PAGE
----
[Editor’s Note: Robert C. Fazio, DMD, a former faculty member with DOCS Education, died of an intracranial hemorrhage on April 29th of this year, age 68. An outstanding educator, clinician, author, and public speaker, Dr. Fazio only a month earlier taught a course, “Medicine, Dentistry and Drugs,” for a thousand registrants at the 106th Thomas P. Hinman Dental Meeting in Atlanta.
As always, those in attendance were enthralled.
The author of this memorial tribute, Dr. Leslie S.T. Fang, is the esteemed physiology and pharmacology instructor at all DOCS Education conferences. Drs. Fang and Fazio, close friends since medical school, are co-authors of The Ultimate Cheat Sheets: The Practical Guide for Dentists, a chair-side resource that thousands of dentists rely on daily to have up-to-date information at hand when they need to make critical decisions.
For a more complete profile of Dr. Fazio, click here.]
By Leslie Shu-Tung Fang, MD, PhD
It is difficult to envision that my lifelong friend and collaborator, Bob Fazio, has had an early and untimely death. This is clearly a great loss to friends and family, to dental education, and to the dental profession.
It is also an immense personal loss to me.
I was having dinner a month ago at Les Jardins de L’Espadon - Ritz Paris when I realized that the last time I was there was with Bob and his wonderful wife Barbara in 2011. They were watching Midnight in Paris (both Bob and Barb were avid movie buffs) back in Connecticut and decided on the spur of the moment to catch the next plane to Paris.
That night, the dinner conversation was lively and animated and revolved around anything and everything. Before the end of the evening, we were buying drinks for people at the next table. Bob and Barb were the quintessential embodiments of the phrase “living life to the fullest.”
I never got to look to my right because when I looked to the left, there was this big hug-a-bear that gave me a big hug and said, "We are going to be best friends for life."
It is therefore even more regrettable that the lives of these loving people were cut short. (Barb predeceased Bob in January 2017, just two days after her 67th birthday, following a heroic 14-year struggle with uterine cancer.)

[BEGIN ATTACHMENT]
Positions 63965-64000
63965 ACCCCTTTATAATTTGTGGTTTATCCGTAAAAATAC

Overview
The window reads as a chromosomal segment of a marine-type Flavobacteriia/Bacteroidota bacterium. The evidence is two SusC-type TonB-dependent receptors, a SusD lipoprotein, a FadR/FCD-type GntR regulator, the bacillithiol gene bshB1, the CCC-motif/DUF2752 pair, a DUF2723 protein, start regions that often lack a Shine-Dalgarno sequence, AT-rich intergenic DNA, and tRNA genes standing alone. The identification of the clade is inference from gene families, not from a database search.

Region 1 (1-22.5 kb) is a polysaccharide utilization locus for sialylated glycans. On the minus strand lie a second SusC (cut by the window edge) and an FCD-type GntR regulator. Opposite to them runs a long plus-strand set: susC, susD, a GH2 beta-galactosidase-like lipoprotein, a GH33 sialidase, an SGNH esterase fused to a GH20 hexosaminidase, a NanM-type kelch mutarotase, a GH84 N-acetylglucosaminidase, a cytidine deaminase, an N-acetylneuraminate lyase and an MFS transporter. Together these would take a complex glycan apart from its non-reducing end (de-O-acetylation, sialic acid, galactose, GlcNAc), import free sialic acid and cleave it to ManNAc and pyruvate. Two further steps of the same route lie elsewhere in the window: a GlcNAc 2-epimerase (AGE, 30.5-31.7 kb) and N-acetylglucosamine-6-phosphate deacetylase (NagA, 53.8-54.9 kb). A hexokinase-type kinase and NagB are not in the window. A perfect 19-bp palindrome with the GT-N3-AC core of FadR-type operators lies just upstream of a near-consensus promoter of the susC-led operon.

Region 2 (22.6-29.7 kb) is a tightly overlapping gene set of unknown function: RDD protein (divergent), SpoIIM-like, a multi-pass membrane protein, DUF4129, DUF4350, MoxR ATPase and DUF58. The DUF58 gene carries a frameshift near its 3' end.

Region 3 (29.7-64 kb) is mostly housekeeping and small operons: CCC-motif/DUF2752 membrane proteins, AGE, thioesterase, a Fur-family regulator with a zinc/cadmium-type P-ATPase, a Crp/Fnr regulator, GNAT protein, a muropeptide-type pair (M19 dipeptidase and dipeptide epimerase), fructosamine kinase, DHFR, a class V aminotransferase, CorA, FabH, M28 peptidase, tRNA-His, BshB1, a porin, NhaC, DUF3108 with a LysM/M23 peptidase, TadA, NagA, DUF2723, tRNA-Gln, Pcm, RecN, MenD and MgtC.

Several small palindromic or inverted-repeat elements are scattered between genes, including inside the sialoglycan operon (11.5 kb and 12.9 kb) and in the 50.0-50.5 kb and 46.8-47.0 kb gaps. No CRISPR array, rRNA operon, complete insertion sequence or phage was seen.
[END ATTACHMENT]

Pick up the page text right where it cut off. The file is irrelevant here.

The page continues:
I have many acquaintances and very few friends. Bob and Barbara were definitely amongst my lifelong friends.
On the first day at Harvard Medical School, the morning lectures were delivered by three Nobel Laureates, delineating the course material to be covered that year. The elegance, the eloquence, and the impeccable organization of content were astounding. By early afternoon, we were all questioning whether or not we actually belonged in that intimidating institute of medical prowess.
We dragged ourselves into the dungeon of the building and found our way into the assigned seats in the crowded laboratory. The instructor, a noted pathologist known for his humor, looked at the class and announced: “Don’t be intimidated by the Nobel Laureates! The actual learning in Harvard Medical School happens not in the lecture halls. Look to your left, look to your right: these are the people who will actually be teaching you.”
I never got to look to my right because when I looked to the left, there was this big hug-a-bear that gave me a big hug and said, “We are going to be best friends for life.” Little did I know that his prophecy was going to become a fact.
We also took the instructor’s statement about the fact that we are going to be teaching each other to a level that even the professor probably did not foresee.
After the first two weeks, we realized that all of the lecture material was actually in a carefully prepared workbook. We then decided that the best way to master the material was to use the workbook given to us and teach each other.
For the remainder of our careers, we were firm believers that teaching is the best way to learn
Five of us commandeered a conference room at the Countway Library of Medicine, bringing coffee and bagels, and each would be responsible for teaching the others a specific section every day. Peer pressure mandated that all four of us would be diligent in understanding and explaining the material that we were responsible for imparting to the rest of the group. For the remainder of our careers, we were firm believers that teaching is the best way to learn. The five of us consistently ranked at the top of the class of 120 students.